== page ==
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Milked Dry 

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From the Chicago Tribune:

Paul Galloway, February 9, 1998: "The reporter's pulse pounds. He is seeing something that has almost vanished from the American scene, witnessing a memory from his youth, one he never expected to see again, not in an area like this anyway....Here in the middle of the night, near the center of Chicago, [Jason] Ball is making his rounds, bringing bottles of milk and a lode of nostalgia to the residences of sleeping customers. Once again in parts of the city where he has long been extinct...the milkman cometh."

Lori Lessner, April 4, 1996: "It could be nostalgia for the days when awaiting the arrival of the milkman was a morning ritual. Or maybe families just prefer the convenience of home delivery to the late-night runs to the 7-Eleven. Whatever the reason, more and more Chicagoans are finding themselves drawn to a milkman's old-fashioned charm."

S.R. Carroll, January 9, 1994: "Many adults still recall the clip clop of the hooves of the horses drawing the milk wagon down the street. They would wait at the door anticipating the milkman who brought them fresh, rich-tasting whole milk....Carole Arliskas, general manager of Oberweis Dairy in Aurora, likes to tell the story of a woman who was married twice and couldn't remember the names of her two husbands. 'But she remembers the name of her milkman,' goes the punchline."

Steve Rhodes, August 5, 1993: "Oberweis delivery people wear the traditional white shirts, and that kind of nostalgia also plays to the Boomer market. 'People over 40 don't remember much about their childhood, but they remember their milkman,' Aliskas says."

Laurie Goering, March 12, 1992: "It's 2.50 a.m., so early that even the roosters aren't dreaming of the dawn, but at the Oberweis Dairy in Aurora, Ernie Wilson is performing an age-old ritual. In the fog-shrouded dark, he loads heavy wooden crates full of clinking milk bottles into his big white truck."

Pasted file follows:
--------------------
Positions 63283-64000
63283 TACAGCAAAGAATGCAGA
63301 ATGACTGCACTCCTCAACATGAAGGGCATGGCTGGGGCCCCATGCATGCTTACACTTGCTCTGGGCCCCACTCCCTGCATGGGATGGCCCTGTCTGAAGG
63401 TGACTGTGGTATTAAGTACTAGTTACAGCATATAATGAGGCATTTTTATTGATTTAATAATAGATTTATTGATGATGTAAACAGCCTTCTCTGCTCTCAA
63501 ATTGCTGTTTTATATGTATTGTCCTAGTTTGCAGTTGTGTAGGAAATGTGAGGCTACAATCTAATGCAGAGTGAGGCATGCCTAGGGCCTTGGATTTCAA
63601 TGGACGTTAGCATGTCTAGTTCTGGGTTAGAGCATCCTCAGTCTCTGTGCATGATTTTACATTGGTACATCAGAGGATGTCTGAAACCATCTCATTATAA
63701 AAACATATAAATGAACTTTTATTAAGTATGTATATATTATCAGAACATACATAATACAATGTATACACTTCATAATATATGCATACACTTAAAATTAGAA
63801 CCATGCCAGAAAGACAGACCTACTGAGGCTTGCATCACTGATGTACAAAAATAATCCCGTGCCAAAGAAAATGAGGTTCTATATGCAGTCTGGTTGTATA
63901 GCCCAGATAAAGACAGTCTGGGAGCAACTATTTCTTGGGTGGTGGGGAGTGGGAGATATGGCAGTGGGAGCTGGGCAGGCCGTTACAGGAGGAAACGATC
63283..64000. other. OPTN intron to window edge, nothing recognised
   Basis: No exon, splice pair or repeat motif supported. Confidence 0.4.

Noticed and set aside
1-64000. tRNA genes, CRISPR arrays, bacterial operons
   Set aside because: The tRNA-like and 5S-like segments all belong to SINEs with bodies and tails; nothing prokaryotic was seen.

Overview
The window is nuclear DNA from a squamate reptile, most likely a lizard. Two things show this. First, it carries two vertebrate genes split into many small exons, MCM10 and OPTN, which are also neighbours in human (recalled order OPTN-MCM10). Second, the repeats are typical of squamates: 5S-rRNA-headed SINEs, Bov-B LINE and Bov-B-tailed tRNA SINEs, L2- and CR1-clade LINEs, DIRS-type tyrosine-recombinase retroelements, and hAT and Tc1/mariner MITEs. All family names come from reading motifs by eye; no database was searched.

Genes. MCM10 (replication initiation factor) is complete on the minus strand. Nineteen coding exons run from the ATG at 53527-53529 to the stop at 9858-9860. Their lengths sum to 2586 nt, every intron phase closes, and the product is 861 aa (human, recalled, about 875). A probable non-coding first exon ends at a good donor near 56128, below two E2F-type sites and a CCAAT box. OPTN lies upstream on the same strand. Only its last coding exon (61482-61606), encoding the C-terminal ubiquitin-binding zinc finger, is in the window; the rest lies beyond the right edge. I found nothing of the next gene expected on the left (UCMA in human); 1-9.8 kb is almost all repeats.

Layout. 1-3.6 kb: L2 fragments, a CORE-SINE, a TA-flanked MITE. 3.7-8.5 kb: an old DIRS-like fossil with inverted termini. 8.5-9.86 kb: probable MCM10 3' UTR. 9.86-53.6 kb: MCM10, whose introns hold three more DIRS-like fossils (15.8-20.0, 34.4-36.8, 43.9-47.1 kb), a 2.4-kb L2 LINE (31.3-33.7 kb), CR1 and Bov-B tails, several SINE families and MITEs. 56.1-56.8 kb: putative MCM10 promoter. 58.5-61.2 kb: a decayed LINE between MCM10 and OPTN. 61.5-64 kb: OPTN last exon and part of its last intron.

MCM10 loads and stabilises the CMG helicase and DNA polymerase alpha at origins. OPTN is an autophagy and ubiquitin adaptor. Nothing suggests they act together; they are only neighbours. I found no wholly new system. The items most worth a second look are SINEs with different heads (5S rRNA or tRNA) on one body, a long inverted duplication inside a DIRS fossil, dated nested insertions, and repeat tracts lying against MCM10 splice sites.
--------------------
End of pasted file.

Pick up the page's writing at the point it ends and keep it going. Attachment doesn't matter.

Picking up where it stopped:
Jody Temkin, December 3, 1989: "The milkman is back. After years of buying milk in cardboard cartons or plastic jugs, it's becoming increasingly possible for suburban families to get a taste of what life was like, and what milk was like, when their parents drank milk from glass bottles left on front porches....Don [Tomaso] leaves his home in southern Wisconsin at 11 p.m. to begin his delivery rounds through the northern suburbs, leaving milk, other dairy products and even fresh-squeezed orange juice in blue boxes on back or front porches. When he's done with the deliveries, he heads for Oberweis Dairy in Aurora to pick up the products for the next day's deliveries."

Steve Johnson, October 25, 1987: "Les 'Skip' Paris has, quite frankly, come up a loser in his daily battle with liquid temptation. After 28 years steering a truck chock full of the stuff through Aurora's deserted early-morning streets, Paris, 55, has reached the point where he drinks at least a half-gallon of milk a day....In fact, it could be said that Paris--a dairy home companion to hundreds from his base at Oberweis Dairy--loves milk more than he loves peddling it."

Andrew Martin, June 17, 1987: "Grabbing three cold bottles of milk, he darts toward the front porch of a sleeping home, snatching the morning paper off the driveway in midstride and clenching it in his teeth. The milk and paper delivered, it's a quick drive down the street or around the corner, and the same routine is repeated--130 times each morning. By 6:30 a.m., [Terry] Guinn's face is dripping with sweat. 'Being a milkman is not an easy job,' he says between stops and gulps of coffee. 'It's hard to find people that are dependable and hard-working.'"

Leigh Behrens, September 17, 1986: "'Dear Mr. Milkman,' the note penned on crumpled yellow lined paper began. 'Please leave 5 1/2 gallons of milk today. We now have 12 puppies and one hungry mama dog to feed.' Another scrawled on a blue scrap has afforded an opportunity for the author to wax poetic: 'Roses are red, violets are blue, your milk is very good, but only leave two.'

"'It's short and to the point, I guess,' Marie Oberweis observes with a laugh."

--Michael Miner

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